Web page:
- Earning respect from day one and allowing some goofing off when appropriate!
These answers are from high school students but I think they can apply to all levels. If we just focus on one of these a day we will be busy for 21 days becoming a better teacher in the eyes of those who need us. Try some of them and see what you can learn…
Monday, March 10, 2014
Today I would like to challenge you to explore Google Sites, a tool that saves me time and energy in the following ways:
- organizes my courses
- makes notes and other materials immediately accessible to any absent students
- provides a framework for employing the “flip” through videos and other media
- easily integrates my Google Calendar to display lesson plans
- gives me a way to add a creative personal touch to my courses
While many options exist for maintaining a class website, I enjoy the individuality and flexibility of Google sites. I have great control over the look of each site (color scheme, layout, etc) and I can be creative while keeping things simple. It is extremely easy to post videos and links for my students to watch, as well as the notes and assignments for each unit. Last year I uploaded a pdf file of each day’s notes, and now I can easily direct absent students to find their missing work on the website. Google is known for products that are user-friendly, and there isn’t another online company out there that I feel will be sticking around longer. Though I have my digital notes backed up, it’s nice to know my sites will be there next year. Making changes, adding lessons, linking videos, and finding ways to inspire students are all made easy by this great app.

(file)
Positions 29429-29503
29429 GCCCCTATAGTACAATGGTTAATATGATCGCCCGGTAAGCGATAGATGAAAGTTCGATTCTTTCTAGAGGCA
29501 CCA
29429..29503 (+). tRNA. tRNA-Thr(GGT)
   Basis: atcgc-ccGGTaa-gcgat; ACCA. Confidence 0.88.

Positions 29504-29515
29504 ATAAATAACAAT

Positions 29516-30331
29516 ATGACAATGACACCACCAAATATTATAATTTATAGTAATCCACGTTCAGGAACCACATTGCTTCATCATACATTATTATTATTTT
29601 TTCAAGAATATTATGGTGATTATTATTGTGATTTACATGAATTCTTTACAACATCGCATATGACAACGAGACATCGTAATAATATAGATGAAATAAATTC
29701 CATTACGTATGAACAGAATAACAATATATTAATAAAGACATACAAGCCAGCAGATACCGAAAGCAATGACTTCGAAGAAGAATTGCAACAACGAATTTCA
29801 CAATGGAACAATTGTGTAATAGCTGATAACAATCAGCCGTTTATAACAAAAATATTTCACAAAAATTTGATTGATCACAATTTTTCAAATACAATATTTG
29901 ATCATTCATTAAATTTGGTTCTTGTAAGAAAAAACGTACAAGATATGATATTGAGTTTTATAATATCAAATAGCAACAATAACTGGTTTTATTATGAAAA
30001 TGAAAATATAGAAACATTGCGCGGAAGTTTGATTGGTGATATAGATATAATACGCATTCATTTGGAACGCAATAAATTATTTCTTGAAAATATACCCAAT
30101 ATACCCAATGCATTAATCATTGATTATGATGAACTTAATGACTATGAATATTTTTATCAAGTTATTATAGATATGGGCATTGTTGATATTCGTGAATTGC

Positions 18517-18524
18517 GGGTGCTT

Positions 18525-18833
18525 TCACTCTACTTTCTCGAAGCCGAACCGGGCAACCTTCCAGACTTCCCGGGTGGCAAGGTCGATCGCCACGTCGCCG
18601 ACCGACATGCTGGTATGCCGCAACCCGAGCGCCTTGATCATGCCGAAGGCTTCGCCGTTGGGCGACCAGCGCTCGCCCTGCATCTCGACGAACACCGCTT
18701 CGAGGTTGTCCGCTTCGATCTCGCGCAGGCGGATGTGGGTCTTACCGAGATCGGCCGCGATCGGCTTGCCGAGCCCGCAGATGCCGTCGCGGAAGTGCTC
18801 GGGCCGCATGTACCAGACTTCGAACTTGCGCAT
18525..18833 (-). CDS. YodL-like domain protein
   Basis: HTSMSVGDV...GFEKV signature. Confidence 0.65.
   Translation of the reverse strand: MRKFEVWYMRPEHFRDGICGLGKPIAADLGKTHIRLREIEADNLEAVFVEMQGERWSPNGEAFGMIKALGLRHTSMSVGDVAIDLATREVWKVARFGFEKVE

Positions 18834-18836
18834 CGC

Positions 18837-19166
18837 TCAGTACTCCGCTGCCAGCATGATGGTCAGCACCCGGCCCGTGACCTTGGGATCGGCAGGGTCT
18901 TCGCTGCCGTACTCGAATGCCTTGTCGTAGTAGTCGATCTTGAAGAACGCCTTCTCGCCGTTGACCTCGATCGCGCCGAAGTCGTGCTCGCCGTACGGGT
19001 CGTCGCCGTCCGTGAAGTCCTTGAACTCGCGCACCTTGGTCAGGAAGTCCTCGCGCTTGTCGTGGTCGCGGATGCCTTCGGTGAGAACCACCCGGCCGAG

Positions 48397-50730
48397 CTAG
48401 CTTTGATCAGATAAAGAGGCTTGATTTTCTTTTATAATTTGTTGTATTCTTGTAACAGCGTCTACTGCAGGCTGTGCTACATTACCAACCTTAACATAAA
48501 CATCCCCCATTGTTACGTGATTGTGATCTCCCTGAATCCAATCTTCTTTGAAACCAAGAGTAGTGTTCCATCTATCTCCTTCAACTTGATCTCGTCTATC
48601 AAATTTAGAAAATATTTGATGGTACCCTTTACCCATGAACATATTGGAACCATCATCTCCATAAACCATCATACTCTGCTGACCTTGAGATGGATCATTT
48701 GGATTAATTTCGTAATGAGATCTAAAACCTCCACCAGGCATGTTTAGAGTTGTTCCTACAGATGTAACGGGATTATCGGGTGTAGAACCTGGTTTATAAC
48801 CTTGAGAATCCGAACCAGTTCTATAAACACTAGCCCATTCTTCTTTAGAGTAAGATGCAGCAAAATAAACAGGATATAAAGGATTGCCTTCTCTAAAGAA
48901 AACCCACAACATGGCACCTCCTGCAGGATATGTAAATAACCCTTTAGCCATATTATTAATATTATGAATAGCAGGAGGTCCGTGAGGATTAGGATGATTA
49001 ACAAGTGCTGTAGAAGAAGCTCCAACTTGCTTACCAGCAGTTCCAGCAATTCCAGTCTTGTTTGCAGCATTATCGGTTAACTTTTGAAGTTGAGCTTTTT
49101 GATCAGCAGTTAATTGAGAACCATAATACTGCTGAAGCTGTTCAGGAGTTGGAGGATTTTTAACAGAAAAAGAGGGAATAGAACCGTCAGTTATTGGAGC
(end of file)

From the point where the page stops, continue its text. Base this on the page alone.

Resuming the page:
This is not something you can necessarily sit down and commit to in a day, but my challenge to you is to spend 20 minutes this week building a simple website. Your practice site does not have to be a class website. Have fun with it, but in the back of your mind be thinking about how it could serve you and your students. Here are a few links to help you get started:
https://sites.google.com/ (to dive right in)
Beginner’s Guide to Creating a Site (to read about it first)
Google Sites Classroom Template (to check out Google’s template – way more complex than mine)
Link to my Precalculus site (very simple, still in its early stages, but is constantly adapting to the changes I make in the course)
Getting my sites started took some work, but the time was worth the investment. Now I have sites that grow and adapt as I improve my course, keeping a digital record of all my work. If you love creating and could use an online filing cabinet for your course, or if you have been looking for a good platform for employing the “flip,” Google Sites could be just the right thing. Give it a try and see what you can learn.
Monday, March 3, 2014
The information contained in this post is a compilation of research and lectures delivered over the past year. Special thanks to Karen Kennedy for delivering the bulk of the information.
I am a choir director and I am a choir director that teaches high school students. If you teach high school students, you know how much those students love getting their teacher off track. Unfortunately, this is how choir frequently starts: “Good afternoon class, before we get started, a quick reminder that we sing this Sunday. Now take out your folders, oh wait, student A? You have a question?” “Yes, do we need to wear our dresses?” “Yes, now let’s get started, oh student B? you have a question?” “Yes, do we need to wear our black shoes?” “Yes”...and it continues...and goes on...and on...and now I’ve wasted a quarter of my rehearsal time answering questions instead of rehearsing. Chances are this can be avoided not just in music classrooms but in most classrooms. Want to know more? Please take this simple quiz first.
What do pinecones, spiral galaxies, Claude Debussy, and the Parthenon have in common?
B. A lot
If you guessed B, you are correct.
Let’s try another one: what do these things have to do with classroom management?
B. A lot
If you guessed B, you are once again correct.